Steppenwolf is undeniably the worst part of Justice League. He’s just another CGI monster that wants to destroy Earth for the sake of being evil and was almost unwatchable. I nearly cringed whenever he was onscreen and he doesn’t feel like a real threat. You know nothing about him except for the fact that he’s powerful and evil. Every time he shows up, he mumbles something about having to destroy everyone like a video game villain. He was a weak, underdeveloped, and boring villain.
For such an expensive ($300 million!) movie, you would really expect better effects. The effects are very sloppy and obvious. Cyborg is an almost entirely CGI character, and he looks awful. The visual effects are not great on him and are really obvious. Also, Steppenwolf, who is similar to Cyborg (mostly CGI), doesn’t look that good, and you feel like you’re watching video game graphics when you see him. A lot of this movie is shot on green screen, which is common, but so many shots are glaringly obvious. Sometimes, it’s painfully clear that green screen is being used, which took me out of the movie a little. Some of the action, combined with the messy visuals, can be really chaotic and hard to follow, which detracts from the film.
Overall, Justice League is just fine. It’s not awful, but it’s definitely not great either. Its characters and their interactions provide for lots of humor and a more fun, hopeful tone, but it has an awful villain, embarrassing CGI, and a messy, rushed plot.
After getting trapped on a faraway planet where he has to fight Hulk (Mark Ruffalo) in a gladiator contest, Thor (Chris Hemsworth) has to team up with him, Loki (Tom Hiddleston), and new character Valkyrie (Tessa Thompson) to defeat the goddess of death, Hela (Cate Blanchett).
How is it? 8.2/10
Thor: Ragnarok is, above all, a ton of fun. I can’t emphasize how funny this movie really is. The action looks great, but this movie is still primarily a comedy. The cast is all terrific, and they are all hilarious in their respective roles. However, this constant sense of humor takes away any palpable emotion or drama from the film, and causes some tonal dissonance, as so much of the story involves destruction and death.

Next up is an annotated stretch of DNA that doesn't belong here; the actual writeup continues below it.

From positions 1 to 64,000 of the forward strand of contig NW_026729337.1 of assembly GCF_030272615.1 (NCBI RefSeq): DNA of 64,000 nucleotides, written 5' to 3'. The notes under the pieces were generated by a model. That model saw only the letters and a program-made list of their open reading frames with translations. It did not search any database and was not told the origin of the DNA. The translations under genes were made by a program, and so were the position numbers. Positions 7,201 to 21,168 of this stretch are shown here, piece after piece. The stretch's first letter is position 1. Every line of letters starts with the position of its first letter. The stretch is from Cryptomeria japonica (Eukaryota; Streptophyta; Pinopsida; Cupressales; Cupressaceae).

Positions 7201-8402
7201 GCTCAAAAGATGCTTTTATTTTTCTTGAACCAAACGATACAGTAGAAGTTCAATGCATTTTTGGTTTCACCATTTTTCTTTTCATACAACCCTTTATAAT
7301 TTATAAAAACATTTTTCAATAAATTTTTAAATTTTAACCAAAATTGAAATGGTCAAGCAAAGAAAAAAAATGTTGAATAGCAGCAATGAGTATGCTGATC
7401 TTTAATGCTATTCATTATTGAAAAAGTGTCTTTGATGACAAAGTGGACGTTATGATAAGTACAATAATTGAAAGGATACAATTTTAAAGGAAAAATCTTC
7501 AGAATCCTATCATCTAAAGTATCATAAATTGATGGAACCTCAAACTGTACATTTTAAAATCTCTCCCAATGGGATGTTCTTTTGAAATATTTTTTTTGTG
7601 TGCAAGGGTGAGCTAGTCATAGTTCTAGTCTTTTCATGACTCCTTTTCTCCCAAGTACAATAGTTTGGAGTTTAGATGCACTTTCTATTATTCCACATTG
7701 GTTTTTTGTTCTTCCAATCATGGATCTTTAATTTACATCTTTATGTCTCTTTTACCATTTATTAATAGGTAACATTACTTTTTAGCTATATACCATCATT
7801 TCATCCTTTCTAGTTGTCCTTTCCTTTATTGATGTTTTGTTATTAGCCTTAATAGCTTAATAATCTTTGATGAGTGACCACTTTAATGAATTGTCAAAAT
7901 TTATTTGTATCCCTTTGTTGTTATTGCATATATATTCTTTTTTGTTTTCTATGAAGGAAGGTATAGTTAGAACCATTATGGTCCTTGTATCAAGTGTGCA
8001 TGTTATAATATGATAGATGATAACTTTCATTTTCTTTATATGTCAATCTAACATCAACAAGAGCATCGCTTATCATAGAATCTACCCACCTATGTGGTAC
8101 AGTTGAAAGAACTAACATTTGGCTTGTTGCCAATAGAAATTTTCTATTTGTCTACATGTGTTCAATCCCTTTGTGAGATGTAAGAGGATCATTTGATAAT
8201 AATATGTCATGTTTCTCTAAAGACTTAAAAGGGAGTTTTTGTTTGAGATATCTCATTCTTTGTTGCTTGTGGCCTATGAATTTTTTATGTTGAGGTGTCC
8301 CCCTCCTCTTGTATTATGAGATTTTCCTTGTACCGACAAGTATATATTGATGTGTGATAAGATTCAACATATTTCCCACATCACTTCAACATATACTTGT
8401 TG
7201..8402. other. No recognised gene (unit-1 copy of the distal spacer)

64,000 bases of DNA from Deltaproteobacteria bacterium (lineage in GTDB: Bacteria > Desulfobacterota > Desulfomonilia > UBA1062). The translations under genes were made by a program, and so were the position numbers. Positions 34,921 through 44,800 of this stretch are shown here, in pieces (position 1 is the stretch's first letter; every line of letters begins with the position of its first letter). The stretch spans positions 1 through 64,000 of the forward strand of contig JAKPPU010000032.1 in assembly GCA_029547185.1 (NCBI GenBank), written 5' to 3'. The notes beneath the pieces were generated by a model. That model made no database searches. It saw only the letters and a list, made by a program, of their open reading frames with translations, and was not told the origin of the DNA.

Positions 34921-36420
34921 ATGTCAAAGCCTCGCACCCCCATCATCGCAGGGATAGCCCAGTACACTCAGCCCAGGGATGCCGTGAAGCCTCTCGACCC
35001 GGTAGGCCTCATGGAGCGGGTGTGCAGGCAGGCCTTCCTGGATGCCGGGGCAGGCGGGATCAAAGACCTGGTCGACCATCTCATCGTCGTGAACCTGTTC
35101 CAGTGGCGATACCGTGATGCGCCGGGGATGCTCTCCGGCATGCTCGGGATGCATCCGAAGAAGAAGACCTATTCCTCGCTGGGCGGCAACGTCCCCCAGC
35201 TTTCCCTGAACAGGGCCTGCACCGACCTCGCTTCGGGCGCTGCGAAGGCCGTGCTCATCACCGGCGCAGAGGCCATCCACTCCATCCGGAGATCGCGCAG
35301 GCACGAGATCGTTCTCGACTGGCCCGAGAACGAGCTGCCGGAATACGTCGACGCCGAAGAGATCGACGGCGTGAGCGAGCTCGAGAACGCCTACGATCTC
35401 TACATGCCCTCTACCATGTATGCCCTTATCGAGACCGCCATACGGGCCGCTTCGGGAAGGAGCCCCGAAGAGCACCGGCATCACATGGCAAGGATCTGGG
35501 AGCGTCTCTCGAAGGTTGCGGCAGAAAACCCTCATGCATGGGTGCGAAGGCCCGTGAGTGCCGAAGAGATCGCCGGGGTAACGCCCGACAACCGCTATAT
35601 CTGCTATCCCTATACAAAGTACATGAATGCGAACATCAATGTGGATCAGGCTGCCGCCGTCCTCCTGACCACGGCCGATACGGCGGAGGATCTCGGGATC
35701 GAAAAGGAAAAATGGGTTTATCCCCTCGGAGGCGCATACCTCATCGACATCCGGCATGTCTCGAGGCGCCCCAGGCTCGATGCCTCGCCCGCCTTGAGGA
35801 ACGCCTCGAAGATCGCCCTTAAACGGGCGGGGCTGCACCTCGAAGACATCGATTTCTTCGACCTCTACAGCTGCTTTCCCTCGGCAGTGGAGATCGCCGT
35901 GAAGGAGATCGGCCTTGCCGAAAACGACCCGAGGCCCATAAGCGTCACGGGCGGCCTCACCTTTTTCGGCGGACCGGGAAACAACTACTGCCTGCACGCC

Thor: Ragnarok nails its humor. The movie knows exactly when to time jokes for maximum impact, and it (for the most part) works. There were several times in this movie when I just couldn’t stop laughing. It is definitely the funniest MCU movie yet. Taika Waititi did a great job directing the film and has great comedic timing.
Chris Hemsworth got to show off some of his comedic chops here, and is really good as Thor. The film elevated Thor as a character, specifically in its removal of his hammer. It shows what he can be as the “God of Thunder,” without his hammer. Tom Hiddleston is, as always, awesome as Loki. He has lots of fun scenes throughout. Hulk is amazing here. He can finally talk (albeit like a 2-year-old), and is portrayed as a sad, whiny child. This causes for lots of humor. The relationship between Banner and Hulk is explored more, which is very interesting. Cate Blanchett gives a hammy, but good performance as Hela. She has her comedic moments, too, and clearly has fun with the role.
Taika Waititi as Korg, one of the contenders in the gladiator contest, is just the best. Korg is one of the best characters in the film, and despite being a giant rock-monster, is actually soft-spoken. He is hilarious and gets some of the best lines in the movie. Jeff Goldblum is a riot as Grandmaster, who controls the gladiator contest. He has a ton of fun witht he role, and steals the scene every time he’s onscreen. Tessa Thompson kicks butt as former Asgardian, but now alcoholic bodyguard, Valkyrie, for Jeff Goldblum’s character. We learn about her past, and her character arc is pretty satisfying.
Although this movie is mainly a comedy, when the action comes, it’s spectacular and a blast to watch. The effects are great, especially for CGI characters like Korg or Hulk. This is one of the few Marvel movies (mainly the Guardians films), that utilizies color. There’s a bright neon color scheme, emphasizing the colorful, vivid locations. There is also a great 80s-influenced, sci-fi score that complements the action and humor nicely.